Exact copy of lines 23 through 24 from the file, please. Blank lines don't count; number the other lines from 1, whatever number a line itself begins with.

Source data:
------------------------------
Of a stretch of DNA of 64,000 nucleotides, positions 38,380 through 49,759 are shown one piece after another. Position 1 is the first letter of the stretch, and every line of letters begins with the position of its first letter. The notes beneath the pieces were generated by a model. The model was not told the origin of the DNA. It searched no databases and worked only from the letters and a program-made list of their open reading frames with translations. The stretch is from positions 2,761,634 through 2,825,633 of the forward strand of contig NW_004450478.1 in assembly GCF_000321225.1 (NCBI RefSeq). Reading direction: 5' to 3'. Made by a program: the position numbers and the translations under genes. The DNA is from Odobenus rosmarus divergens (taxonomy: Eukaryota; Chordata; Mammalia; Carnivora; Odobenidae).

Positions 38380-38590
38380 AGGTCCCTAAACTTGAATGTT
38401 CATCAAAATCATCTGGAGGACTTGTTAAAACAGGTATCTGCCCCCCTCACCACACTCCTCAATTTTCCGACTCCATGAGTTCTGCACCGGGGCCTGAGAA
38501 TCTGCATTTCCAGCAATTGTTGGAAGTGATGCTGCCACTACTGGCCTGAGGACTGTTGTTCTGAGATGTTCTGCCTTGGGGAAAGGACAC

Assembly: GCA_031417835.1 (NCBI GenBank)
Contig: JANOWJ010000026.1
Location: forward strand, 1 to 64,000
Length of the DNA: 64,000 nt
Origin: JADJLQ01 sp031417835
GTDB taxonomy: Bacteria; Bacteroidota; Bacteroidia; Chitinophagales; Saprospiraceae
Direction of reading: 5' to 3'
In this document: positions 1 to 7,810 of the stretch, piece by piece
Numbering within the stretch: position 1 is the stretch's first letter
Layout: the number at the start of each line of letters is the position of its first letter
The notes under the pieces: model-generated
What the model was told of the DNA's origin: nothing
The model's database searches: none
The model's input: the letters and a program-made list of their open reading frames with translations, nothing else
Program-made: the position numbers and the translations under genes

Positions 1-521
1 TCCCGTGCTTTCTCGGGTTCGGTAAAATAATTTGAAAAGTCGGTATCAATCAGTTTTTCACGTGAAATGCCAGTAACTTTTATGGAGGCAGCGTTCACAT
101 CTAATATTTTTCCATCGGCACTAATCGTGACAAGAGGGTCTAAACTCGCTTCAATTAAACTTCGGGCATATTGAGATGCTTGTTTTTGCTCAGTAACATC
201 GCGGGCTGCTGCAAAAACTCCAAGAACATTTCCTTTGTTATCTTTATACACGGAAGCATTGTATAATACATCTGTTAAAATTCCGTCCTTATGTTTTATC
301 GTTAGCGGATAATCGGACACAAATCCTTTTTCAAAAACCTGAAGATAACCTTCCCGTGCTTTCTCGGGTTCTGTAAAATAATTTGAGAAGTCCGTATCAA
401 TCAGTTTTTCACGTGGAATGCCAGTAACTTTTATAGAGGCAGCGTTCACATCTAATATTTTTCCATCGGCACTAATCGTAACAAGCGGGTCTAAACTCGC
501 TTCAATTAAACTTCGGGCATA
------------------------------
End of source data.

101 CTAATATTTTTCCATCGGCACTAATCGTGACAAGAGGGTCTAAACTCGCTTCAATTAAACTTCGGGCATATTGAGATGCTTGTTTTTGCTCAGTAACATC
201 GCGGGCTGCTGCAAAAACTCCAAGAACATTTCCTTTGTTATCTTTATACACGGAAGCATTGTATAATACATCTGTTAAAATTCCGTCCTTATGTTTTATC